|●||Swamplands within Venetian Mainland. Much of the area in close proximity to the Adriatic was dotted with swamps that had to be drained to make them suitable for farming. Farms were desirable not only because they provided food and wine for local use and export but also because land that was occupied could be defended against invasion more readily than land that was not. Because the Venetian Republic lost several sources of wealth, alternative sources of income like farming were sought in the sixteenth century. Consequently, the Venetian government encouraged wealthy Venetians to built farms on the mainland, and many farm villas were constructed at this time. Villas in the flat countryside of the Venetian mainland were generally spread out laterally. Some were one-story high throughout and others had a two-story central section, which was characteristic of the many villas in this region that were designed by Andrea Palladio. To accommodate the needs of a working farm without compromising a villa's beauty, Palladio often designed farm buildings in the form of symmetrical wings.|
|●||Steep Mountains Traversing Italy. The presence of the Apennines, a chain of mountains that traverses Italy from northwest to southeast and includes eight ranges, contributed to Italy's regionalism by serving as a natural barrier.|
Italy was the site of much warfare in the Renaissance. Italy's many separate political entities were frequently at war with one another over territory and political dominance. Often, larger and more powerful states like Florence fought to annex neighbors like Siena and Pisa.
A second source of warfare came from foreign invasion by France and Spain, with the latter increasingly dominating Italy.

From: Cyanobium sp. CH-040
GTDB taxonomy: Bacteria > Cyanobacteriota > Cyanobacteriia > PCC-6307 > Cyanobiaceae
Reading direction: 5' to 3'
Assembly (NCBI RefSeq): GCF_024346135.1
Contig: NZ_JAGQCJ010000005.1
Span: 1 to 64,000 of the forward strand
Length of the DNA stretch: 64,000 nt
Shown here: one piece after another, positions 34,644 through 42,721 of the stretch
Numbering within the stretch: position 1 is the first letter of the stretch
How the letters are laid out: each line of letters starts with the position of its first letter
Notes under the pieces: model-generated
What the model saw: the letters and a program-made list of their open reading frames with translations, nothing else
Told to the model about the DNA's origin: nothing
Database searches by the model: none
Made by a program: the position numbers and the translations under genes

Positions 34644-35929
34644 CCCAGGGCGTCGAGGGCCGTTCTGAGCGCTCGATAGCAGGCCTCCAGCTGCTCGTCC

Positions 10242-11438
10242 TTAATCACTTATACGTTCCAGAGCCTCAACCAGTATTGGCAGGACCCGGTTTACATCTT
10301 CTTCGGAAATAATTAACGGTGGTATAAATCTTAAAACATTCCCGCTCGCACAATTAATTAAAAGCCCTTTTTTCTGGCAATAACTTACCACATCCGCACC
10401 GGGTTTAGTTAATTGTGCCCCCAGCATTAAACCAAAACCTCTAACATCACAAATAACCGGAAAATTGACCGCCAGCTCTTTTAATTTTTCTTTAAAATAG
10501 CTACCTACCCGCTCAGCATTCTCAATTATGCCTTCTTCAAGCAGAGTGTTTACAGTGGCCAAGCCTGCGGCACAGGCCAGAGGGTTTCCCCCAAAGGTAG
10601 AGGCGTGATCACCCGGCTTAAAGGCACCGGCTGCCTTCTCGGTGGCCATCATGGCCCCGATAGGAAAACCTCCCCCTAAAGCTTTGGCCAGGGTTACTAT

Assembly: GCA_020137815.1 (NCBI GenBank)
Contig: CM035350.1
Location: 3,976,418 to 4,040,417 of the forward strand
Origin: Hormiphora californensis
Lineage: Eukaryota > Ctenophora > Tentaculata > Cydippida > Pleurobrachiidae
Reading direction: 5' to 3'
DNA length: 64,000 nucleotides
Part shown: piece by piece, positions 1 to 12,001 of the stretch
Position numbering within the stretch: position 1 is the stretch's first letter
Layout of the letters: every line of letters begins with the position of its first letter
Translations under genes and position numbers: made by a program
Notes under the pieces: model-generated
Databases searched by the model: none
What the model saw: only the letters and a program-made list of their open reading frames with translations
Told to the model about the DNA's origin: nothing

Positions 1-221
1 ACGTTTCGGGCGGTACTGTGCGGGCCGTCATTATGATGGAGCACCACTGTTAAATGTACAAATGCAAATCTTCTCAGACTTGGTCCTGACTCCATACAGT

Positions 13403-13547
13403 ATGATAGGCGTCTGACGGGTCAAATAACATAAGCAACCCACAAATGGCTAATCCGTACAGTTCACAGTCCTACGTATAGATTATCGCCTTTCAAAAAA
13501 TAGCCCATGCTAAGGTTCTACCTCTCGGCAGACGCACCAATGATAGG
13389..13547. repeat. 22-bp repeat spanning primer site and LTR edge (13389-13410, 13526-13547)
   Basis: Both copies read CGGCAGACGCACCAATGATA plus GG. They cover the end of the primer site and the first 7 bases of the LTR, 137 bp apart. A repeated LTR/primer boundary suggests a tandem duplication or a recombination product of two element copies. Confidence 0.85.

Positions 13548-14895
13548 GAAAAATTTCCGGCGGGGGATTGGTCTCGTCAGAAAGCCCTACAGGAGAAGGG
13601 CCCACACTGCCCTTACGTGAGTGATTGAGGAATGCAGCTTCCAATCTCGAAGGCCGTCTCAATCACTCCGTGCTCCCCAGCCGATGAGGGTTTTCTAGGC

In regions where there was an on-going threat from hostile neighbors, the expense of soldiers and equipment for military defense absorbed funds and bronze that might have been devoted to architecture and sculpture. For instance, Leonardo da Vinci's clay model for an over-life-size equestrian statue honoring Ludovico Sforza's father was never used to cast the finished work because Ludovico needed all available bronze for cannon, and the model itself was used for target practice. After the French conquest of Milan, lavish Sforza commissions ceased.
The 1527 sack of Rome affected construction throughout the city. At the Vatican, work was halted for a few years, and at the Villa Madama, work was abandoned altogether, leaving the villa less than half completed.
The introduction of gunpowder into European warfare affected military architecture during the Renaissance. From ancient and medieval times, most cities had high walls, which proved to be inadequate against cannon fire. Consequently, the Renaissance was a time of transition from barriers that were high and thin to those that were low and thick. The new system is called trace Italienne. Threatened cities like Siena were forced to build comprehensive systems of defense.
The form of government in a community had a big effect on the patronage of architecture.
Because the models of past architecture, especially ancient Roman architecture, were widely studied by Renaissance architects, the number and styles of buildings and ruins from the past in a particular region affected the local architecture.
For instance, in Florence, the first classical loggia on a public building consisted of Corinthian columns carrying round arches. Although these components are typical of ancient Roman architecture, their proportions and the way they are assembled is not. The columns differ in being more slender, widely spaced, and used in conjunction with an arcade, features that have counterparts at several Tuscan-Romanesque buildings in Florence, including a baptistery that was then believed to be ancient.
The ancient Romans, on the other hand, supported arches using piers instead of columns, and when columns were also used, they functioned as ornamentation. Because many examples of this form could be seen in Rome, it is not surprising that the first Renaissance usages of this ensemble also occurred in Rome.
The prosperity resulting from their location on a major trade route fostered much building activity in the cities of Milan, Venice, Florence, and Rome.
The availability of stone in many parts of central Italy was reflected by its use on much of the architecture of that region.